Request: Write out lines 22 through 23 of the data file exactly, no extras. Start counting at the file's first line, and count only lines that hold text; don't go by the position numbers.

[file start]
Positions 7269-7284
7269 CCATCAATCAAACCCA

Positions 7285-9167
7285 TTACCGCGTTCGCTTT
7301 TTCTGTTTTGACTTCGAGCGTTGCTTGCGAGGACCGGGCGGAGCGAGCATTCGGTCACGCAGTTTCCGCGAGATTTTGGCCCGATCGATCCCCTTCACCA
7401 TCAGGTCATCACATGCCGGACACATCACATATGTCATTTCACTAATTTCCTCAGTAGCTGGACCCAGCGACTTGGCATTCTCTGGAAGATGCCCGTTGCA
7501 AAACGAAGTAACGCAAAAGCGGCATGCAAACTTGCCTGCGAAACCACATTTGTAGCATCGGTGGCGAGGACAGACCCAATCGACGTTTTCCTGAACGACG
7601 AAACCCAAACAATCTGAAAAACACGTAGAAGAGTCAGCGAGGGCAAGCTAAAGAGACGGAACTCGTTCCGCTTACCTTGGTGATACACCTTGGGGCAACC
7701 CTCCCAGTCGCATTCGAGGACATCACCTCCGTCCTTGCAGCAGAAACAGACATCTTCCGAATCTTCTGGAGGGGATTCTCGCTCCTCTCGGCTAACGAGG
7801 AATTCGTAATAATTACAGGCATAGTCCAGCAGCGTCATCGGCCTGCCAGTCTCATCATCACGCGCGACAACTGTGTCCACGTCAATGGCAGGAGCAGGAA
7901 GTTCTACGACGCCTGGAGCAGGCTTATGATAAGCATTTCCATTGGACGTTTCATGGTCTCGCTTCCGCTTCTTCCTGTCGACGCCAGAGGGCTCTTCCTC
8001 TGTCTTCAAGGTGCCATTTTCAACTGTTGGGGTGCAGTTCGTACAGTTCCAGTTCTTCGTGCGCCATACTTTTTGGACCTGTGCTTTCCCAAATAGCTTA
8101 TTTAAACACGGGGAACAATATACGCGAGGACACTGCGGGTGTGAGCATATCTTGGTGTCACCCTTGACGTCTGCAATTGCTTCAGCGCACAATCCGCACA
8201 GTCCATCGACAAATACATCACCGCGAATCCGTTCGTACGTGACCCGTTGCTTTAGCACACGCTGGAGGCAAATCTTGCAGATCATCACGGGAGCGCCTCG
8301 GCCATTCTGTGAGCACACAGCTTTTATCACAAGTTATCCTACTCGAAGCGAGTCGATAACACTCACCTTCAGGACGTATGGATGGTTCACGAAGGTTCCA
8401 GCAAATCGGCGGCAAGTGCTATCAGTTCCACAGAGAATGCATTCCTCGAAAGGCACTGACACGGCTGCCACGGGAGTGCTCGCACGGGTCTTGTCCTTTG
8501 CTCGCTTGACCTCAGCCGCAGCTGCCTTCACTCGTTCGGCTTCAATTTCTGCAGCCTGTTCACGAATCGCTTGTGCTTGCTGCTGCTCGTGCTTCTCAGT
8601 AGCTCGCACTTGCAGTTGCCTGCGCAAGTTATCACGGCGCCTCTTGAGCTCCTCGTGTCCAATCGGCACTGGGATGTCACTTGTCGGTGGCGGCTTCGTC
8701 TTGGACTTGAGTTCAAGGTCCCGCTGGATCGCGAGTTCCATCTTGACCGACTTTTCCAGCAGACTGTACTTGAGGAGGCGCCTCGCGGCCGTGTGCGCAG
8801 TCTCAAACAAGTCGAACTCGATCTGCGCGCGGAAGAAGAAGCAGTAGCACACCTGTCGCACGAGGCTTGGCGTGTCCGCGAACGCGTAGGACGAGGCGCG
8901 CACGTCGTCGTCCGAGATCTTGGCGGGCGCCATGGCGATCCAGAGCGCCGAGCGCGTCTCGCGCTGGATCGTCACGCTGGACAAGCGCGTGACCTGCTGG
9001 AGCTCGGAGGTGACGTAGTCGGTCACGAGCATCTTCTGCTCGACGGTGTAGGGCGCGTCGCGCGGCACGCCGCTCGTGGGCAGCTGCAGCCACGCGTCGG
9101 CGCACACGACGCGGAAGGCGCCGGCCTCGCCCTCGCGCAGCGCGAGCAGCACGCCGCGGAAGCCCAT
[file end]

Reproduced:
9001 AGCTCGGAGGTGACGTAGTCGGTCACGAGCATCTTCTGCTCGACGGTGTAGGGCGCGTCGCGCGGCACGCCGCTCGTGGGCAGCTGCAGCCACGCGTCGG
9101 CGCACACGACGCGGAAGGCGCCGGCCTCGCCCTCGCGCAGCGCGAGCAGCACGCCGCGGAAGCCCAT